Scarecrow is an episodic film, one that moves at its own deliberate pace.  (If that sounds like a polite way of saying that the film is slow-moving …. well, it is.)  Director Jerry Schatzberg was a photographer-turned-director and, as a result, there’s several striking shots of Max and Lion standing against the countryside, waiting for someone to pick them up and give them a ride.  Whenever Max and Lion end up in a bar, the scene is always lit perfectly.  At the same time, Schatzberg also attempts to give the film a spontaneous, naturalistic feel by letting scenes run longer than one would normally expect.  There’s several scenes of Hackman and Pacino just talking while walking down a country road or a city street.  On the one hand, you have to appreciate Schatzberg’s attempt to convince us that Max and Lion are just two guys with big dreams, as opposed to two Oscar-nominated actors pretending to be societal drop-outs.  On the other hand, Schatzberg’s approach also leads to an interminably long scene of Gene Hackman eating a piece of chicken and if you think that Gene Hackman was the type of actor who wasn’t going to act the Hell out of gnawing on and gesturing with a chicken bone, you obviously haven’t seen many Gene Hackman films.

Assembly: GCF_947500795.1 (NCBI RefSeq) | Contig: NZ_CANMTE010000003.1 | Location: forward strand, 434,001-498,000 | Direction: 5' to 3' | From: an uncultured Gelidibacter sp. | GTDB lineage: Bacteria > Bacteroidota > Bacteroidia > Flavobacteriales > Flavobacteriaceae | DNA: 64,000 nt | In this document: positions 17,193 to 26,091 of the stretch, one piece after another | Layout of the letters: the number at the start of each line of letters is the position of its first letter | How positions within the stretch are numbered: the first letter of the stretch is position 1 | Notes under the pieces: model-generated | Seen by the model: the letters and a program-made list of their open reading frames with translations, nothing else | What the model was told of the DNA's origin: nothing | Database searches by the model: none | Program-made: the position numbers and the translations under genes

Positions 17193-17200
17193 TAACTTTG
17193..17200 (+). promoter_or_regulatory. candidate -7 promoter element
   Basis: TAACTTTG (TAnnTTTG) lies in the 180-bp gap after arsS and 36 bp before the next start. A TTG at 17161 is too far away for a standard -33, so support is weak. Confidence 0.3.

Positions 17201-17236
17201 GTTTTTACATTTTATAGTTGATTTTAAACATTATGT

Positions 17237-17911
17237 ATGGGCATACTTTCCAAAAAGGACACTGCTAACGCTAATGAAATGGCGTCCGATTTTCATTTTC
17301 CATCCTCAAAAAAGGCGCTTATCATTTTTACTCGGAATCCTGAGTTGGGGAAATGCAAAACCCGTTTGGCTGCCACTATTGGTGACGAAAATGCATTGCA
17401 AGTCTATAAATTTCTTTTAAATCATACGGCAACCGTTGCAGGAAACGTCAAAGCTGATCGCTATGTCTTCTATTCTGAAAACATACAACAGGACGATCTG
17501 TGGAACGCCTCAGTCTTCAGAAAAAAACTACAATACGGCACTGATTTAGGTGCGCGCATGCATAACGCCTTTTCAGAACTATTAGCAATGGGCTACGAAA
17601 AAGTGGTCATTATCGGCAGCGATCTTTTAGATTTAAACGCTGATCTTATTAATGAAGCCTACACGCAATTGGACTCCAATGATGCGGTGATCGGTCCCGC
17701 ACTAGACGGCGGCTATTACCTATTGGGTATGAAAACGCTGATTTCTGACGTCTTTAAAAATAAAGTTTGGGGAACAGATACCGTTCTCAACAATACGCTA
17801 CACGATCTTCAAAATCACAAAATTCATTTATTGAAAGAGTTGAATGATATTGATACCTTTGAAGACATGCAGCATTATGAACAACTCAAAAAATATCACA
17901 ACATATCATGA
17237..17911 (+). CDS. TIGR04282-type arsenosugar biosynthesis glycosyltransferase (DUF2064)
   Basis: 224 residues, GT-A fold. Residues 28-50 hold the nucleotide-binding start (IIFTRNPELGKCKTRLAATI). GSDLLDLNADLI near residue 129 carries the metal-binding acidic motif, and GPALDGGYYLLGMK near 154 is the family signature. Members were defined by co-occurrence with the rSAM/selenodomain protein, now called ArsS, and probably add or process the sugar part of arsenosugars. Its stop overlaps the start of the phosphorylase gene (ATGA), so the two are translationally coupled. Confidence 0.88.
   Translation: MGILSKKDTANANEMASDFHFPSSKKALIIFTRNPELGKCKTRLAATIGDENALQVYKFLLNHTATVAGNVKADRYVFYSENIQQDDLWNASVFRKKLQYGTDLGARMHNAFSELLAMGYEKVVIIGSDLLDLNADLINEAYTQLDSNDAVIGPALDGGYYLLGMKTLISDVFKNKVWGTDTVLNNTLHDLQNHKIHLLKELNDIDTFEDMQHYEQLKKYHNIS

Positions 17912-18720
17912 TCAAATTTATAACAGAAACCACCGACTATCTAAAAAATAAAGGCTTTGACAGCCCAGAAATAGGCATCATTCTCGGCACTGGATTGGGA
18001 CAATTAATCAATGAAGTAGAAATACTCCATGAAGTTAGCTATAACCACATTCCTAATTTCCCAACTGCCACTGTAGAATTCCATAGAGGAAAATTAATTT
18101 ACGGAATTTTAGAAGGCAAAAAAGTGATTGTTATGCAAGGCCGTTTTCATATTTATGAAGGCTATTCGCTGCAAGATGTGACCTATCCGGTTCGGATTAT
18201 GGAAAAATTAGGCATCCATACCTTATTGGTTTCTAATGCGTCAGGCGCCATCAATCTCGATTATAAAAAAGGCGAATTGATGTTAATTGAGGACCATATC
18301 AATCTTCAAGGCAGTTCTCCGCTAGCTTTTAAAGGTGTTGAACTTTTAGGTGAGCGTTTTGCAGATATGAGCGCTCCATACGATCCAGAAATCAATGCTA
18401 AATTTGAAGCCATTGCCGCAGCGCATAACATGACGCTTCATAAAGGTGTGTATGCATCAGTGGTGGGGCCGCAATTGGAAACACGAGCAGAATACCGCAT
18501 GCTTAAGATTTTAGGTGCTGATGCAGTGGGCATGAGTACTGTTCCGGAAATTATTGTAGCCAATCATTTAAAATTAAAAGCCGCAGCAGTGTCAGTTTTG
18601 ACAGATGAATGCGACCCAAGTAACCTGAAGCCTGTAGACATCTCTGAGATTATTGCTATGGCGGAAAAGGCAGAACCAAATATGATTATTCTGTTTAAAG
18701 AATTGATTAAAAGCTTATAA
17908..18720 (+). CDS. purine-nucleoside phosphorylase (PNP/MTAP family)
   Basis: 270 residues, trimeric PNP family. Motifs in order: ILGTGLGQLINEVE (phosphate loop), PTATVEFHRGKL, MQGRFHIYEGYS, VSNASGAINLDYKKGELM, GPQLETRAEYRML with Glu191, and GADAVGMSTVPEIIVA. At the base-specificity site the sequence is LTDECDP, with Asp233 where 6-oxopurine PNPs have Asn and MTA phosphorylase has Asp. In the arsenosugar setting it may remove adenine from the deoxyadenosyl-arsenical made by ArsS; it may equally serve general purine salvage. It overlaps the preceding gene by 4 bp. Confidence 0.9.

The main appeal of the film, for most people, will probably be to see Gene Hackman and Al Pacino, two of the top actors of the 70s, acting opposite of each other.  Reportedly, both Hackman and Pacino went full method for the film and spent their prep time on the streets of San Francisco, begging for spare change.  The end result is a mixed bag.  There are a few scenes — like when they first meet or when they’re in prison — in which Hackman and Pacino are believable in their roles and you buy them as two lost souls who were lucky enough to find each other.  There are other scenes where they both seem to be competing to see who can chew up the most scenery.   Sometimes, Pacino and Hackman are compelling acting opposite each other.  Other times, it feels like we’re just watching an Actors’ Studio improv class that someone happened to film.  Too often, Hackman and Pacino seem to be so occupied with showing off their technique that the film’s reality seems to get lost under all of the method showiness.  In the end, neither one of the film’s stars makes as much of an impression as Richard Lynch, who is genuinely frightening in his small but key role.